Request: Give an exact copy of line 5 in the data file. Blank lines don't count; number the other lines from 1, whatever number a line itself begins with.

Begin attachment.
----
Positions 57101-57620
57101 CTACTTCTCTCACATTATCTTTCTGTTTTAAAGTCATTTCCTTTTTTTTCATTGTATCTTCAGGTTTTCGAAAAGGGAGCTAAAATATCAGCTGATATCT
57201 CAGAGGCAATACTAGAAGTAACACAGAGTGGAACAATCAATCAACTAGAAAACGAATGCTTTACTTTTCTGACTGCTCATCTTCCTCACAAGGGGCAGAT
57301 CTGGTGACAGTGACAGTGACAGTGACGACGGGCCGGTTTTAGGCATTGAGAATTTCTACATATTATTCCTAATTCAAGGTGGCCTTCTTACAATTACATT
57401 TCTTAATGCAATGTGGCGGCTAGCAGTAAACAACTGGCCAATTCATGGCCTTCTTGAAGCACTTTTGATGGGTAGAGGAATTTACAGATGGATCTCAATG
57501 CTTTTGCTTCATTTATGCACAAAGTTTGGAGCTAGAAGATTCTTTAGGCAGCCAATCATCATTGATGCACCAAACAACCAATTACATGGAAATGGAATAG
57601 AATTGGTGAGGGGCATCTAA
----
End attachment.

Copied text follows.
57401 TCTTAATGCAATGTGGCGGCTAGCAGTAAACAACTGGCCAATTCATGGCCTTCTTGAAGCACTTTTGATGGGTAGAGGAATTTACAGATGGATCTCAATG